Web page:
The bard of the windswept Orkneys

George Mackay Brown
By Maggie Fergusson  
352 pp | John Murray | ISBN 0719556597 | £25

Poets, said the romantic renegade Shelley, are “the unofficial legislators of the world”. George Mackay Brown, born in Stromness on the Orkney Islands in 1921, who died close to his birthplace in 1996, would not have described his calling with such lordly confidence. Shy, poor, fearful of leaving his home territory, visited by recurrent bouts of physical illness and depression, ill at ease with strangers, especially women, and slow to find his poetic voice, he does not sound promising material for a major biography. That Maggie Fergusson has succeeded, in her searching yet sensitive fashion, in bringing Brown to life in all his awkward self-concealment, is a fine achievement. When other poets’ more lauded reputations will shrink with time, her subject’s work, with its beauty, strength and grasp of the numinous in ordinary life, seems set to survive. This book will surely give impetus to the process.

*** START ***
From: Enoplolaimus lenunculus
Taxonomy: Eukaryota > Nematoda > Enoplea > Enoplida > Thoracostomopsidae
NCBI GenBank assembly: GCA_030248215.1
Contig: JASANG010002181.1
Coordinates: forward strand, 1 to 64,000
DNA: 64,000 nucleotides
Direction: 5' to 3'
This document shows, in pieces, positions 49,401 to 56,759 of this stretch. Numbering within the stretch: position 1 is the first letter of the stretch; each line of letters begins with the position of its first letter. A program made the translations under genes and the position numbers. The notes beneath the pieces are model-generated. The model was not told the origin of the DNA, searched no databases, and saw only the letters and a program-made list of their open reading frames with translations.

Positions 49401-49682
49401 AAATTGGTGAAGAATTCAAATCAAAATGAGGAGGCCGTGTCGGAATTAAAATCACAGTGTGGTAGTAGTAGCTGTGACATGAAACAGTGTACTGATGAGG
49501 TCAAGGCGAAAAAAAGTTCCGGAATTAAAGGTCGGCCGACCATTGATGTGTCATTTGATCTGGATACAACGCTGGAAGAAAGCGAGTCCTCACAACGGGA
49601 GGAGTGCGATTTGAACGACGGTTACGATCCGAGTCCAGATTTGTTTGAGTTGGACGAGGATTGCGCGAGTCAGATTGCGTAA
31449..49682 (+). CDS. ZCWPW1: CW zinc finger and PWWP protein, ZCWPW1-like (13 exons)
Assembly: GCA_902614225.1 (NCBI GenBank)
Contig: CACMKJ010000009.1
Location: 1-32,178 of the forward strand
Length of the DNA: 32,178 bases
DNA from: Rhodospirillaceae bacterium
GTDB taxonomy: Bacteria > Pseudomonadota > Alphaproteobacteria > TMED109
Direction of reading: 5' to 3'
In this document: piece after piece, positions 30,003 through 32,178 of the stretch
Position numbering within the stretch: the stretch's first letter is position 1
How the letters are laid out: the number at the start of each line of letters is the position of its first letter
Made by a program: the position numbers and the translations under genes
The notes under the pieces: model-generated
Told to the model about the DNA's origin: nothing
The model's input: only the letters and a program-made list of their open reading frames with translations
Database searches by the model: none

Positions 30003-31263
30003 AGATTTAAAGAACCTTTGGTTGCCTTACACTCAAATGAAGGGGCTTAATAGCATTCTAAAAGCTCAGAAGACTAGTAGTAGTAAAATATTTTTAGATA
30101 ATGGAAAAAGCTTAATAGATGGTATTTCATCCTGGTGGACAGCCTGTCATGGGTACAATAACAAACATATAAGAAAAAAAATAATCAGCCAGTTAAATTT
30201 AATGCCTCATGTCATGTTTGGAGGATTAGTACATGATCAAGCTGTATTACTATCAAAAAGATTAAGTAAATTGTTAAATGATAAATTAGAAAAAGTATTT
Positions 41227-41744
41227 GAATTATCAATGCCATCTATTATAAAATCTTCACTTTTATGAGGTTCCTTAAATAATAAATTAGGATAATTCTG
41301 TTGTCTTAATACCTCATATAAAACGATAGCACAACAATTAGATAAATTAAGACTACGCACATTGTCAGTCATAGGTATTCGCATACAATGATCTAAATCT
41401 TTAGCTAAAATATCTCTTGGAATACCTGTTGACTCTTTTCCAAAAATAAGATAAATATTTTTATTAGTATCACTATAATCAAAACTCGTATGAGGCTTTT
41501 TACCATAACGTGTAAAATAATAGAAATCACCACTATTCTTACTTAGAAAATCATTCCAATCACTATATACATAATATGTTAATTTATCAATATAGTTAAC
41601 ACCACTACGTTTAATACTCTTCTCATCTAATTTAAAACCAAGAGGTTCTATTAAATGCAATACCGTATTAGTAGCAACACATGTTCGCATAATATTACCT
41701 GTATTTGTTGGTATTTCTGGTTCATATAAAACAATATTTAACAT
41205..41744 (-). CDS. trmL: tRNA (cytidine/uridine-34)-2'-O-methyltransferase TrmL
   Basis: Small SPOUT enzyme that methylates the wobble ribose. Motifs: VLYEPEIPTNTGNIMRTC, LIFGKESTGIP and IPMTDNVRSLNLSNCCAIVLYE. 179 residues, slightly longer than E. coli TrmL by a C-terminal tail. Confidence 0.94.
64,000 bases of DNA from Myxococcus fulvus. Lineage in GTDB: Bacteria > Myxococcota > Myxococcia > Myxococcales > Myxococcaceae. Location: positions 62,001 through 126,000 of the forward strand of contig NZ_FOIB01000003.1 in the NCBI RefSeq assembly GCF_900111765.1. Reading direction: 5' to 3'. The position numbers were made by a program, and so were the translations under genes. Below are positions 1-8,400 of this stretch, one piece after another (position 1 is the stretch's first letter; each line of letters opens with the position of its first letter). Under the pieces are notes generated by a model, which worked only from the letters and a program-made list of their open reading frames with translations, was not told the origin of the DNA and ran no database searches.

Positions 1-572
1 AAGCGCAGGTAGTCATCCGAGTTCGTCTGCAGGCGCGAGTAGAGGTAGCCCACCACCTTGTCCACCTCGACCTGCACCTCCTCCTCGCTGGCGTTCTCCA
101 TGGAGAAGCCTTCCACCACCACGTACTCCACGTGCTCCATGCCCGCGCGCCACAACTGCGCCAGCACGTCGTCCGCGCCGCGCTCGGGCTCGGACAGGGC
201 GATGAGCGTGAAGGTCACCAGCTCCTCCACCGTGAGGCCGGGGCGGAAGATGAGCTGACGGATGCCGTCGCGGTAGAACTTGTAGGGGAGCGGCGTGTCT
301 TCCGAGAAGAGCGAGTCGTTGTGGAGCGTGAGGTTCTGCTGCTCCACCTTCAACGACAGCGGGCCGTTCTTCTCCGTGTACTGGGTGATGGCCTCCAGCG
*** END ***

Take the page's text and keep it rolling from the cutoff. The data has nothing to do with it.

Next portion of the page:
Brown gave Fergusson a cautious imprimatur to write his life, but was adamant that he did not want it published in his lifetime. In old age, as his fame grew, he found the stream of visitors to his small council flat in Stromness burdensome. An ingrained courtesy made him welcome them but he did not relish the interruptions to his privacy and was not flattered by the attention. Today, when writers are readily cajoled into promotional tours and literary festivals, it is easy to sympathise with the tall, gaunt figure of Brown, with his massive head and powerful presence, turning his back on this busy publicity machine with its attendant “kultur” (his word), to remain on his remote, windswept islands with their treeless landscape and the inescapable presence of the sea, listening to the silence and fashioning his own melodies.